Papers at research seminars in Madrid, Valladolid, Cambridge, Oxford and London


External impact and engagement

The former minister of education, Ángeles González-Sinde, has stated that Capdevila-Argüelles’s research shows today’s feminists ‘are not alone’ and that ‘young people know that the feminist plight is not new and has a history that belongs to them’. Leading cultural figures such as the writers and journalists Almudena Grandes and Elvira Lindo, and Octavio Salazar (jurist, lawyer, writer and queer activist), have also underlined the impact of Capdevila-Argüelles’s work, with Grandes noting that it ‘has been fundamental to the recovery of such important authors as Elena Fortún, of whom […] we now know that she was much more than the great creator of Celia's books’. Lindo writes that ‘we owe it to Nuria Capdevila-Argüelles’s work to know the mothers of our feminism continued to be faithful to their vocations despite exile’, and Salazar praises Capdevila-Argüelles for bringing to light and explaining the dimensions of ‘Fortún’s rebellion against heterosexuality and patriarchy’.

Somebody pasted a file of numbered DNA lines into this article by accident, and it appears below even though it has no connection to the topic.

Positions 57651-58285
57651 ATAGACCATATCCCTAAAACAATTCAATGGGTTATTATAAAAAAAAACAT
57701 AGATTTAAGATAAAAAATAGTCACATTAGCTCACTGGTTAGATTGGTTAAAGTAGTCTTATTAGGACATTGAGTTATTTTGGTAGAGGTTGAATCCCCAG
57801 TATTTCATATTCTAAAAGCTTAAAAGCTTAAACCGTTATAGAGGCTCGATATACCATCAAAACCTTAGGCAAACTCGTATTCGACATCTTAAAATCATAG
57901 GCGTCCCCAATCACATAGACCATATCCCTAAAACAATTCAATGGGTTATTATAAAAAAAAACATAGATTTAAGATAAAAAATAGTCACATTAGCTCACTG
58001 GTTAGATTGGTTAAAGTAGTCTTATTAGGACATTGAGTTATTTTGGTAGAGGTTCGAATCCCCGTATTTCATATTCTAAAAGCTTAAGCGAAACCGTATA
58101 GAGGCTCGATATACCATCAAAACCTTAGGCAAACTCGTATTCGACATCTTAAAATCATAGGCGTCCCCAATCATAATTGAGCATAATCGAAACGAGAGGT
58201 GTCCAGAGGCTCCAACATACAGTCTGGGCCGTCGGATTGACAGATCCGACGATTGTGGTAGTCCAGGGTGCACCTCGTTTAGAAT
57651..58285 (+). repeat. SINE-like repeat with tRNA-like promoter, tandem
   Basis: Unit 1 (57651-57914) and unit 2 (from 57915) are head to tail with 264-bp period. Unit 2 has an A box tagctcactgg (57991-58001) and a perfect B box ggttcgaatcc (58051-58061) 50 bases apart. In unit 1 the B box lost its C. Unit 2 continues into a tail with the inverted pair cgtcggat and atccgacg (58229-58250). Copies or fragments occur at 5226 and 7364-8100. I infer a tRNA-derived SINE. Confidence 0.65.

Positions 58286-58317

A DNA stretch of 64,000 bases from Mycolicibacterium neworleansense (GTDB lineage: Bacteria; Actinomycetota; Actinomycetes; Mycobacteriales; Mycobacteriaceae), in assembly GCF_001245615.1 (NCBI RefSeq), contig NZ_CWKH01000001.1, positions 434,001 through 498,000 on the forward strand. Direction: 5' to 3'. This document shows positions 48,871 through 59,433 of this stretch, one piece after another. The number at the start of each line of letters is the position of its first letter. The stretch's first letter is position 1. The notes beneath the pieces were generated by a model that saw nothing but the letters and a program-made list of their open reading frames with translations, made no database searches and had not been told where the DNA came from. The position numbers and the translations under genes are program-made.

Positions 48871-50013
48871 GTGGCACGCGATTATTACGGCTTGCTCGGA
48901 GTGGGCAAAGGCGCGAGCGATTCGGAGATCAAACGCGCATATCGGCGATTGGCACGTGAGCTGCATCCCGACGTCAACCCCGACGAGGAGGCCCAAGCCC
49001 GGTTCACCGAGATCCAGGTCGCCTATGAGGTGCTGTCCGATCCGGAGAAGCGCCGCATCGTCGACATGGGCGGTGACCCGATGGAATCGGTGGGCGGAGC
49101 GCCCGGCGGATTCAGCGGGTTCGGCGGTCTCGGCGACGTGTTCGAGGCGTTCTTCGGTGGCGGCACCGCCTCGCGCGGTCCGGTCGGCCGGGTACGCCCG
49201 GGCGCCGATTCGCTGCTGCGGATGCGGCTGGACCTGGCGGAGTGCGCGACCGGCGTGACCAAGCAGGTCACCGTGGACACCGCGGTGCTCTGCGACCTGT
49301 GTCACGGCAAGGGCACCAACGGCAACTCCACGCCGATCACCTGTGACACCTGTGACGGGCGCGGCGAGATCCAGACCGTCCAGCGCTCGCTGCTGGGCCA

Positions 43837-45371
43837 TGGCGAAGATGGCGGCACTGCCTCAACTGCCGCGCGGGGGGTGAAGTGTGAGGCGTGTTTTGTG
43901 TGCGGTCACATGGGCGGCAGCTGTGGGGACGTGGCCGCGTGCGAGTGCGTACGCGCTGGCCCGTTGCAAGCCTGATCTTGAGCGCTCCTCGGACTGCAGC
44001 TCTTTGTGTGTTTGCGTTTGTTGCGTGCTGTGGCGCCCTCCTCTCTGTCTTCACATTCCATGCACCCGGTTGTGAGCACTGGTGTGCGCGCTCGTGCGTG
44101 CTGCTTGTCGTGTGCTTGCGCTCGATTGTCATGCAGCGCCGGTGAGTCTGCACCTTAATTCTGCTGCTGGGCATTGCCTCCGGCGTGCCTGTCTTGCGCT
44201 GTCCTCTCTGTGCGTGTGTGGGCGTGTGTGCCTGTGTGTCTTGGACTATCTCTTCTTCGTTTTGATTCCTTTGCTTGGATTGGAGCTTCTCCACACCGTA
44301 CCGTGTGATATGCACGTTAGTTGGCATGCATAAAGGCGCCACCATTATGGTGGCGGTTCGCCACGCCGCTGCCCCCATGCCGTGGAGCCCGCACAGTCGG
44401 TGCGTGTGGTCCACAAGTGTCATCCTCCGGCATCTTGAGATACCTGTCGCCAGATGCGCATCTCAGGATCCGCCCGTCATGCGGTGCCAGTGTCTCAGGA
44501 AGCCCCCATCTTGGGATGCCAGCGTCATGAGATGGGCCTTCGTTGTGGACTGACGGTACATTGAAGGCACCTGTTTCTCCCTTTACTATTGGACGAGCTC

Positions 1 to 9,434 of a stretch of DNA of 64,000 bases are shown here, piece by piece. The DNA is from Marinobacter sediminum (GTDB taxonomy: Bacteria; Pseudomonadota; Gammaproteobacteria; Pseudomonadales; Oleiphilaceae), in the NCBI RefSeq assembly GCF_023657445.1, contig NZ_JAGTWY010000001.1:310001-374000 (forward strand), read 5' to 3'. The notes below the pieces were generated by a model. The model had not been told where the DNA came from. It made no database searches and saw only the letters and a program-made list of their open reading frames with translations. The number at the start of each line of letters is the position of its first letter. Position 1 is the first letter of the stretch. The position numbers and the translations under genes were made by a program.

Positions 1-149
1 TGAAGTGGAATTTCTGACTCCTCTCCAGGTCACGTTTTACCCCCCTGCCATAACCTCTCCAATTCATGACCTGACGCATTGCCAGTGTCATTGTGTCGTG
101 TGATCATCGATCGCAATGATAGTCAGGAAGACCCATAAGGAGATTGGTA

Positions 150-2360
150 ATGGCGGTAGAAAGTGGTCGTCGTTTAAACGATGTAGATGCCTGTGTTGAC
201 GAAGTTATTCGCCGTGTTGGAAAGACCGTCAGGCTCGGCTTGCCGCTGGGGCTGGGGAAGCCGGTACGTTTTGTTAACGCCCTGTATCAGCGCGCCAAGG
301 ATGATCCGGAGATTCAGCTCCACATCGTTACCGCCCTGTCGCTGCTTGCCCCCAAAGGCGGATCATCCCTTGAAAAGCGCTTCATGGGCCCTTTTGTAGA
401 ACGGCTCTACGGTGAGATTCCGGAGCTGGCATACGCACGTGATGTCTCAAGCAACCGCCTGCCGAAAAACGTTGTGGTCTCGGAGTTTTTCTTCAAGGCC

Professor Capdevila-Argüelles’s work influenced other activities and enterprises such as Proyecto Wemen (a multimedia project showcasing men’s views on feminism), card game Theatre Against Oblivion, feminist tourist walks Herstoricas (in Madrid and London) and the cultural tourism project Rutas Teatrales. Her research of a ‘field […] forgotten by official history but […] of great importance for the construction of collective memory’ informed the design of the tour Mujeres que inspiran (Inspiring Women) taken by over 200 people on a single day – International Women’s Day in 2019 – as part of official City of Madrid activities. Herstóricas meanwhile assert that her research ‘and, most importantly, her methodology’: